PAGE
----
dc.description.sponsorship Health Research Board (Trials Methodology Research Network (HRB-TMRN) en
dc.format.mimetype application/pdf en
dc.language.iso en en
dc.publisher BioMed Central en
dc.relation.uri https://trialsjournal.biomedcentral.com/articles/10.1186/s13063-017-2148-4
dc.rights © 2017, the Authors. Open Access This article is distributed under the terms of the Creative Commons Attribution 4.0 International License (http://creativecommons.org/licenses/by/4.0/), which permits unrestricted use, distribution, and reproduction in any medium, provided you give appropriate credit to the original author(s) and the source, provide a link to the Creative Commons license, and indicate if changes were made. The Creative Commons Public Domain Dedication waiver (http://creativecommons.org/publicdomain/zero/1.0/) applies to the data made available in this article, unless otherwise stated. en
dc.rights.uri https://creativecommons.org/licenses/by/4.0/
dc.subject Risk-based monitoring en
dc.subject ICH-GCP en
dc.subject Monitoring en
dc.title Perceived barriers and facilitators to risk based monitoring in academic-led clinical trials: a mixed methods study en
dc.type Article (peer-reviewed) en
dc.internal.authorcontactother Patricia Kearney, Epidemiology & Public Health, University College Cork, Cork, Ireland. +353-21-490-3000 Email: patricia.kearney@ucc.ie en
dc.internal.availability Full text available en
dc.description.version Published Version en
dc.contributor.funder National University of Ireland, Galway
dc.contributor.funder Health Research Board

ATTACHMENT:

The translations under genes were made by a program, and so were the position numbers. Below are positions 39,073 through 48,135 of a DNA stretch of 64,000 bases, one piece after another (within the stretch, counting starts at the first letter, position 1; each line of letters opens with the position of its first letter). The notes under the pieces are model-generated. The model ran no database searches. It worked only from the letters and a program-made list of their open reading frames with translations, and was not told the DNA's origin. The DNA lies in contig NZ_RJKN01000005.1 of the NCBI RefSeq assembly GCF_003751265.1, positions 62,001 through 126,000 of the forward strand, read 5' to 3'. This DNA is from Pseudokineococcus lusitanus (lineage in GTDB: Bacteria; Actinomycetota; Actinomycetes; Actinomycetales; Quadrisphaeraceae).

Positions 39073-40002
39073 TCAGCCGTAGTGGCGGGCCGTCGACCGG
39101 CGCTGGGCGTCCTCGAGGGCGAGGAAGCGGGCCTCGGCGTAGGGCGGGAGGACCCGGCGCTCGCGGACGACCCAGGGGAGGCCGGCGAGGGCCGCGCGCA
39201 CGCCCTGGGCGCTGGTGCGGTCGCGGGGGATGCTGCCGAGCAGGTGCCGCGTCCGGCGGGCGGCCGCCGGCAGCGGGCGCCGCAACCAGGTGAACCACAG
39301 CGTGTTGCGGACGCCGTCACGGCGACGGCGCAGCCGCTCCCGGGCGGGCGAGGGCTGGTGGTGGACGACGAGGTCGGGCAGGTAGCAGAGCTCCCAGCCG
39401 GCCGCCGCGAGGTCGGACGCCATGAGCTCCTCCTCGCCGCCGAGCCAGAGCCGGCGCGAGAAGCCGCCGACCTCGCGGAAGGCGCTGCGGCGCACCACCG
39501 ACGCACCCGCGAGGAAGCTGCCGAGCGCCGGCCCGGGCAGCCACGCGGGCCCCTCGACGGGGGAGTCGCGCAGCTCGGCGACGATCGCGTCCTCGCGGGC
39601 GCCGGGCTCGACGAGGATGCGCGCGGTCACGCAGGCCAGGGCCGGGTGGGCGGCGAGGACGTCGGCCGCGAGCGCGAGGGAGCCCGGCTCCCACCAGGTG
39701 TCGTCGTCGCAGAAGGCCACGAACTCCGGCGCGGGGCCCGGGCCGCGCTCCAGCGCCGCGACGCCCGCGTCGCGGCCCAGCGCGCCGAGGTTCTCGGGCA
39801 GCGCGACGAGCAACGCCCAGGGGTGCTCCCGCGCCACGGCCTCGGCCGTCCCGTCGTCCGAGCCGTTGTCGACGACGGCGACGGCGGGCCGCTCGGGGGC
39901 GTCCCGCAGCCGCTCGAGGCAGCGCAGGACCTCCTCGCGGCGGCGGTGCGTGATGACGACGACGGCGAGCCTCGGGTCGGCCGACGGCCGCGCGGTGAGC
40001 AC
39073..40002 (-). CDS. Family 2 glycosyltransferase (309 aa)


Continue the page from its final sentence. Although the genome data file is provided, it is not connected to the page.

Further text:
dc.description.status Peer reviewed en
dc.identifier.journaltitle Trials en
dc.internal.IRISemailaddress patricia.kearney@ucc.ie en
dc.internal.IRISemailaddress f.shiely@ucc.ie en
dc.identifier.articleid 423


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© 2017, the Authors. Open Access This article is distributed under the terms of the Creative Commons Attribution 4.0 International License (http://creativecommons.org/licenses/by/4.0/), which permits unrestricted use, distribution, and reproduction in any medium, provided you give appropriate credit to the original author(s) and the source, provide a link to the Creative Commons license, and indicate if changes were made. The Creative Commons Public Domain Dedication waiver (http://creativecommons.org/publicdomain/zero/1.0/) applies to the data made available in this article, unless otherwise stated. Except where otherwise noted, this item's license is described as © 2017, the Authors. Open Access This article is distributed under the terms of the Creative Commons Attribution 4.0 International License (http://creativecommons.org/licenses/by/4.0/), which permits unrestricted use, distribution, and reproduction in any medium, provided you give appropriate credit to the original author(s) and the source, provide a link to the Creative Commons license, and indicate if changes were made. The Creative Commons Public Domain Dedication waiver (http://creativecommons.org/publicdomain/zero/1.0/) applies to the data made available in this article, unless otherwise stated.